UK heading for potential double-dip recession
By Michael Pinson, News Editor
20 Jan 2021
A double-dip recession is looking increasingly likely for the UK economy in 2021 following the release of the latest GDP figures.
After a historic contraction in Q1 and Q2 of 2020, the UK economy had shown signs of recovery, with six consecutive months of growth. November’s GDP figures have ended that spree, with a fall of 2.6%, and point to a potential double-dip recession in 2021.
UK GDP Growth - Source: ONS
November’s contraction coincides with the second national lockdown in England when stricter measures forced non-essential shops to close. Wales, Scotland and Northern Ireland also had lockdowns or restrictions in place, further impacting the figures.
Q1 and Q2 of 2020 had already seen the UK plunged into recession as a result of the first national lockdown when Covid-19 first reached the country. Q3 then saw a small bounce back as shops, hotels and pubs reopened in the summer. The recovery had been hoped to continue into the final quarter of the year, but November’s figure has ended any such recovery.
Although December saw some small reopening of the economy, as the UK transitioned out of the second lockdown and into the four-tier system, economists are unsure if it will have been enough to offset November’s contraction, and could point to Q4 overall being a drop in output.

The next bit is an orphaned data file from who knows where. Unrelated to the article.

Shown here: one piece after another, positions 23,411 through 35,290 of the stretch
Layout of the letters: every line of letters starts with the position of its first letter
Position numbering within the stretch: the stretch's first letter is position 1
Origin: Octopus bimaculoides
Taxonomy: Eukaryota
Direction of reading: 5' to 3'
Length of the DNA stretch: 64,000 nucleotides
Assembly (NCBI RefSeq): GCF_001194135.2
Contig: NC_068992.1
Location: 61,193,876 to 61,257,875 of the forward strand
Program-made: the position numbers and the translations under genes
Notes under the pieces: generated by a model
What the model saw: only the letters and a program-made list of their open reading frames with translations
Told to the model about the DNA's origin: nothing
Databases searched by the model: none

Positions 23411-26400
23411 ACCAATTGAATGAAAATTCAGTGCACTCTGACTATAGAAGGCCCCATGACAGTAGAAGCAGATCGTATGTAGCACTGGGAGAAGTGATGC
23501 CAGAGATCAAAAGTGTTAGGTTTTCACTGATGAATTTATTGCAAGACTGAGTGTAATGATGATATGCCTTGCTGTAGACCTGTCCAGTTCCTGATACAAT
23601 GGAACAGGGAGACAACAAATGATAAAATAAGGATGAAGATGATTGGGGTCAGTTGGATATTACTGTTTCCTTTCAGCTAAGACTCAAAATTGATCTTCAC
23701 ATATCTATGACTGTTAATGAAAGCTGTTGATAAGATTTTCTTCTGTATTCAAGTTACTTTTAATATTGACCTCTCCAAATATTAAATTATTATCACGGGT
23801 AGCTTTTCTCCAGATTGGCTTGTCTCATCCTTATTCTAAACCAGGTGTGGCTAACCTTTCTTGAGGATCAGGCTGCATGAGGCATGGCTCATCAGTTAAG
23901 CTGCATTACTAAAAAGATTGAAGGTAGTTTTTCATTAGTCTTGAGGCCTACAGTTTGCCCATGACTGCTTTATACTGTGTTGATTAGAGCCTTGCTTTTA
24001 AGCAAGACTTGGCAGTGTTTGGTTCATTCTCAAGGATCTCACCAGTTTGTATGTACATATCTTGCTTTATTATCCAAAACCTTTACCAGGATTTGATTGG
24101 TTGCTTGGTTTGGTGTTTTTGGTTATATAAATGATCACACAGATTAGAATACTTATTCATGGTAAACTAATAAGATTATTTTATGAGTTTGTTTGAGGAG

With UK starting 2021 with even stricter restrictions – and a third national lockdown for England – Q1 of 2021 is also expected to bring further contraction, officially placing the UK back into recession just one quarter after the last one.
If December 2020 did see some growth in the run up to Christmas however, then it is possible that would be enough to avoid the dreaded double-dip recession. Q1 2021 will still likely bring contraction, but would become only the first of the two quarters necessary for a recession.
Q2 of 2021 is also an unknown factor at the moment. The vaccine rollout in the UK has been relatively successful so far, and puts the UK ahead of many other countries. With the most vulnerable expected to be vaccinated by Easter there are hopes that restrictions will begin to be eased, putting Q2 squarely in the sights for a bumper recovery.
With millions of adults further down the queue for vaccines however it is unclear how far restrictions can be eased without risking another spike in cases. Health experts have warned that restrictions will need to be eased gradually and that measures may be needed for the remainder of the year at least, potentially reducing the strength of any recovery.